Wine is Healthy. So Why the Sin Tax?
The Buddha said long ago that salvation lies in the Middle Way. That is something that, as an interventional cardiologist, I and many colleagues within the medical community have also been saying for years regarding alcohol, and specifically wine, consumption. The data examining the health advantages and detriments for alcohol, and wine in particular, is compelling in terms of risk/benefit analysis — with moderate consumption as the caveat.
As a chef and culinary Buddha promoting the gastronomic Middle Path through the Grassroots Gourmet approach to cooking and eating, wine is an indispensable culinary companion of mine. This camaraderie between man and wine goes back many thousands of years. Wine has served us by providing experiences from the medicinal to the mystical, and from the caloric to the culinary. It has been alternatively deified and demonized. But at a personal level, as both a gastrophile and oenophile, wine is an indispensable part of my kitchen armamentarium and dining pleasure; a pleasure I justify as part of a healthy diet and lifestyle.
And now that bastion of medical directives and wisdom, the Centers for Disease Control (CDC), agrees. A study from CDC researchers recently published in the American Journal of Public Health examined the consequence of various lifestyle behaviors and their effects — independently and cumulatively — on all-cause mortality, mortality from cardiovascular disease, death from malignancy, and death from other causes. The data came from 16,958 participants aged 17 and older who were part of the National Health and Nutrition Examination Study III (NHANES III) from 1988-1994 (with mortality assessed through 2006). The four pillars of a healthy lifestyle include never smoking, healthy diet, moderate alcohol consumption, and physical activity. Each positive lifestyle choice was associated with a mortality reduction and the most powerful effect was the synergistic action of all four together. Those who engaged in all four activities were 63 percent less likely to die. The benefit was evident across all ethnic and gender groups. As the authors themselves noted, these findings are consistent with similar data from around the world which include moderate alcohol consumption as part of a healthy lifestyle.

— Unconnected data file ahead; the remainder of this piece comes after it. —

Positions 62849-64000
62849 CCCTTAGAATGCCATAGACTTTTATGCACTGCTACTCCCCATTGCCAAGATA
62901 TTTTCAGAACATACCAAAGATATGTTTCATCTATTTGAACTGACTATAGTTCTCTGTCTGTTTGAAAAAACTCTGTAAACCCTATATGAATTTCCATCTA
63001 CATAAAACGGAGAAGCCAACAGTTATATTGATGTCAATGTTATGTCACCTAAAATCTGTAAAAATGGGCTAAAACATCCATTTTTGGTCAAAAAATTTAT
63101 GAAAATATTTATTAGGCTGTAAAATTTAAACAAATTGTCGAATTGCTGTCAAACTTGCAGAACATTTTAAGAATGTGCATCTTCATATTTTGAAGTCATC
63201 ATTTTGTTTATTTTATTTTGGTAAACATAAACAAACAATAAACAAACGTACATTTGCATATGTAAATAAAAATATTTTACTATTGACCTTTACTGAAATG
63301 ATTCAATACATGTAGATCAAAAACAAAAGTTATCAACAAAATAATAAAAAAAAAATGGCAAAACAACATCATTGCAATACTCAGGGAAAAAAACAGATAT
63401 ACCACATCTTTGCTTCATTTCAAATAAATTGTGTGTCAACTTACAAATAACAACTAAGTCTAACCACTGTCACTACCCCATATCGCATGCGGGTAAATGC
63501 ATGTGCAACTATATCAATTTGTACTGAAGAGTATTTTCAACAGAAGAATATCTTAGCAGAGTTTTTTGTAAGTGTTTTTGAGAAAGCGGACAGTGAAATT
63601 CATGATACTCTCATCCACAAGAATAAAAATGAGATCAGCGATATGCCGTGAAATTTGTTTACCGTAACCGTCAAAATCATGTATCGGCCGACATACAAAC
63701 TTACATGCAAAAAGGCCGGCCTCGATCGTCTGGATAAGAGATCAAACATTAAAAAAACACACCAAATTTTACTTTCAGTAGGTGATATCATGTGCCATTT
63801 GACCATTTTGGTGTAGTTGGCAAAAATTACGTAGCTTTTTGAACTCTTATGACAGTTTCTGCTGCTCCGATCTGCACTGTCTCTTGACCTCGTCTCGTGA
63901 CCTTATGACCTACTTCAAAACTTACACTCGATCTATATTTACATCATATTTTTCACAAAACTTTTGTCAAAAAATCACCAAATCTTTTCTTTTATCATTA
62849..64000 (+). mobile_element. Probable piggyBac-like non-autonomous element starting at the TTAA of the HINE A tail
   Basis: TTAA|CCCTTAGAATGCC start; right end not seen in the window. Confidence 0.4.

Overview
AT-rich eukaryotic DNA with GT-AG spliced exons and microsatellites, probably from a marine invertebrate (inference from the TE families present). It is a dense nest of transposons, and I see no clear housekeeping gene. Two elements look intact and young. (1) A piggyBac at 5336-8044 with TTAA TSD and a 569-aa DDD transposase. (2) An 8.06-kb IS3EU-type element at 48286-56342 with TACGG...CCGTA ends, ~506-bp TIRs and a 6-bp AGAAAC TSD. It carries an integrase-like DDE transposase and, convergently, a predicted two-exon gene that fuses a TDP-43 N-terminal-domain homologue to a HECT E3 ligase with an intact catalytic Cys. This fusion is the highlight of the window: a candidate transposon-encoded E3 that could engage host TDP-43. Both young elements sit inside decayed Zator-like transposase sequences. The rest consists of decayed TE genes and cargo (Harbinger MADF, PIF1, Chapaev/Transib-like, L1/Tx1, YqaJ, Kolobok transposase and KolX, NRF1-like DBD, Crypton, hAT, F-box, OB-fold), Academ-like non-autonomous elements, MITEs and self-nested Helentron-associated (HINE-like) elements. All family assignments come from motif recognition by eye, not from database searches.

All of which begs the question — especially if we seek to promote these healthy behaviors through the expenditure of millions of dollars in government programs to encourage physical activity, healthy eating, and smoking cessation — why are we taxing alcohol? The taxes levied on alcohol are generally categorized as a “sin” tax. In the United States, the generally recognized sin taxes are applied to tobacco, gambling, and alcohol. The purposes of sin taxes are generally twofold: to raise revenues and to decrease the utilization of a particular product or activity. The tax on alcohol brings in billions of dollars (over five billion in 2008) to state and local governments, thereby satisfying the first requirement. Fortunately, Americans recognize a healthful endeavor when we see it. Despite the taxes, alcohol consumption has remained steady — with around 70 percent of the U.S. population partaking — over the last several decades. Of course, some of us overuse, but most are able to moderate their intake.
Pursuit of the four pillars would encourage improved health in the general population and reduce mortality and chronic diseases such as cardiovascular disease, cancer, and diabetes. This would result in a reduction in the enormous costs associated with these conditions. Unfortunately, encouragement of three of the four healthy lifestyle choices is adding millions to the general ledger. But there is an option which encourages an activity recognized as one of the four pillars of a healthy lifestyle and stimulates the economy at the same time. Reduction or elimination of the alcohol tax would certainly make it easier for folks to have that daily quaff or two. At the same time, the tax break could be viewed as an economic stimulus, much like the Bush-era tax cuts and payroll tax breaks currently in effect to stimulate more spending.
So let us be free from sin, or at least sin taxes. Perhaps the elixir for what ails us is a cocktail of tax reduction/elimination and, well, a cocktail. That’s an idea we can all drink to.
This story originally appeared in the Altlantic and was written by Michael S. Fenster an interventional cardiologist and professional chef. The original version of this story can be found on the Atlanic’s website at http://www.theatlantic.com/life/archive/2011/11/the-harmful-sin-tax-why-we-shouldnt-charge-extra-for-drinking/248133/